Remove the four diodes and V4 V5.
These parts were there to get to a stable output faster, in anticipation of adding more circuitry to the design, but have a serious effect when running for 12mS.

Add .option trtol = 3
Trtol has a huge effect, but accuracy suffers if greater than 3.

Add .option fastmath = 1;
This has a large effect from 75 seconds to 38.6 seconds, but doesn’t effect the efficiency accuracy result like trtol.

RPAR = 30K on L1 reduces the circuit efficiency by 5% and with the other changes made has no effect on speed, so I removed it.

LTSPICE is down to 72 seconds with TI parts.
QSPICE is down to 1003 seconds with TI parts.
Still no idea why QSPICE is so much slower than LTSPICE with TI parts.
I did notice that removing the diodes and V4 V5 has much less effect on LTSPICE, so I think LTSPICE is being speed limited by the TI parts. I’ll have to get behavior models into LTSPICE when I get the chance.
One of the reasons I wanted to use QSPICE, is when I add my additional circuitry to LTSPICE, I can’t get it to solve. Each group of circuits solve by themselves, but putting them together doesn’t.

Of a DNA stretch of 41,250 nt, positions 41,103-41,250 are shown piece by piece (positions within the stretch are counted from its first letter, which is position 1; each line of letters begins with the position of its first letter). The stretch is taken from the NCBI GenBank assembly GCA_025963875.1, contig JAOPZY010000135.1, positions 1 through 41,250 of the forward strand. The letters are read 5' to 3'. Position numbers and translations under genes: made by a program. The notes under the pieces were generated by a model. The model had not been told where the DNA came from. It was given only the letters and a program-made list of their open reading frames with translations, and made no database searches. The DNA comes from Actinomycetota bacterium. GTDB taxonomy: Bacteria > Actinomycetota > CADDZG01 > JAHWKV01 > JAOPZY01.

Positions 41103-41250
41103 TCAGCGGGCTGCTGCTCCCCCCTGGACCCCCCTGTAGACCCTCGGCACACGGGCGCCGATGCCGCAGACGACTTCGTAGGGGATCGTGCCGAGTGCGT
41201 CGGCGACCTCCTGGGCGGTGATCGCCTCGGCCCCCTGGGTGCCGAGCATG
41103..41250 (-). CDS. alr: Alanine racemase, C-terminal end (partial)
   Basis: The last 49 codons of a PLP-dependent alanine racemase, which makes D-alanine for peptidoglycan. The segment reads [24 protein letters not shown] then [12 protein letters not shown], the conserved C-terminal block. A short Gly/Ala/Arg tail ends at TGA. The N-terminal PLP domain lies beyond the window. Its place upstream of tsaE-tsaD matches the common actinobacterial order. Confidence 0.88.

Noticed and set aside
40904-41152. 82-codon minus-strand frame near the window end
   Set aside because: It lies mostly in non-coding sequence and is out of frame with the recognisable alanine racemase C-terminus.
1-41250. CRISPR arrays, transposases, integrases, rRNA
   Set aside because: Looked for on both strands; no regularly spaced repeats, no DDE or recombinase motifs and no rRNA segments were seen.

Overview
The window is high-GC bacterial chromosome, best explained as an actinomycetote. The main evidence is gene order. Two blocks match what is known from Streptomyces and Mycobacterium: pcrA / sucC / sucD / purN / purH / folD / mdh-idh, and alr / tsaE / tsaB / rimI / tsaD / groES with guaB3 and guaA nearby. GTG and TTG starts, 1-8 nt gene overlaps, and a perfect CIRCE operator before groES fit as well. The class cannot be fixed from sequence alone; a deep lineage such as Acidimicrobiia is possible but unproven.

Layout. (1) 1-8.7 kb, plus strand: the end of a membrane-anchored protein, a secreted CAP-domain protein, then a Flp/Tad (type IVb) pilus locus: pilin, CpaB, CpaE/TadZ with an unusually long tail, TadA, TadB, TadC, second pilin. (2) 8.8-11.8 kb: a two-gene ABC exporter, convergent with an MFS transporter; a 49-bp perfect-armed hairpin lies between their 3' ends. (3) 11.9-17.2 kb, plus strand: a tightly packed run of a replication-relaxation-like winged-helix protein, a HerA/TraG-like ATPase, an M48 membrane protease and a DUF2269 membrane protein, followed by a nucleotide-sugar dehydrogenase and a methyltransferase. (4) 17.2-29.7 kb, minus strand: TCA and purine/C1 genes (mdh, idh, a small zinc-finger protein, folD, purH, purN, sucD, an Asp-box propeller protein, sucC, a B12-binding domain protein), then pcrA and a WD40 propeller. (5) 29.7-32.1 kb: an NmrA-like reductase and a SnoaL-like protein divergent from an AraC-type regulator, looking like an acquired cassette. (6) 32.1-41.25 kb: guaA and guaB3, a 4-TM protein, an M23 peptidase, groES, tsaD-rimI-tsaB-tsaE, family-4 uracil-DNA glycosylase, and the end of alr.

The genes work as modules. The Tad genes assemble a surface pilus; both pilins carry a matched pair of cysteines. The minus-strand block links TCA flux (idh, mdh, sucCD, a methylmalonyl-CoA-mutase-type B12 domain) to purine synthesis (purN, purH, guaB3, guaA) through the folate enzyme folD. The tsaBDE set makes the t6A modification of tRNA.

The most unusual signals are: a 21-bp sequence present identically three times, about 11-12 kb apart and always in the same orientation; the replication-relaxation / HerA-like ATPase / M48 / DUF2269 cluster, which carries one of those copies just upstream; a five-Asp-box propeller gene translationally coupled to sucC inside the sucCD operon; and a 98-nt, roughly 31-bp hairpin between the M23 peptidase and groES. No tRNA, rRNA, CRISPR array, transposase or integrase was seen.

I’m going to try combining circuits in QSPICE next.

Go into the LTspice circuit and put an inductance on it. Then select the inductance and set it. Look at the parameters including Rpar. Yes, this parameter increases the inductance loss as well as the Rser, but for some reason you did not throw out this parameter Rser. The parallel inductance resistor Rpar simulates an increase in losses with an increase in frequency in a ferrite core. Do you need a reliable result or a good one?
Perhaps a long time is due to the fact that the Table functions with a large number of points are used. Previously, there were problems with the account in LTspice. I even replaced them with VFWD diodes because the tables mimicked diodes. But in recent versions of LTspice, this has been improved. In my version, TRTOL has a standard value, and this is TRTOL=2.5 .

The inductor has 460m for RSER and 8p for CPAR in the circuit for both PSPICE and LTSPICE.
I checked and Coilcraft has a spice model for their part.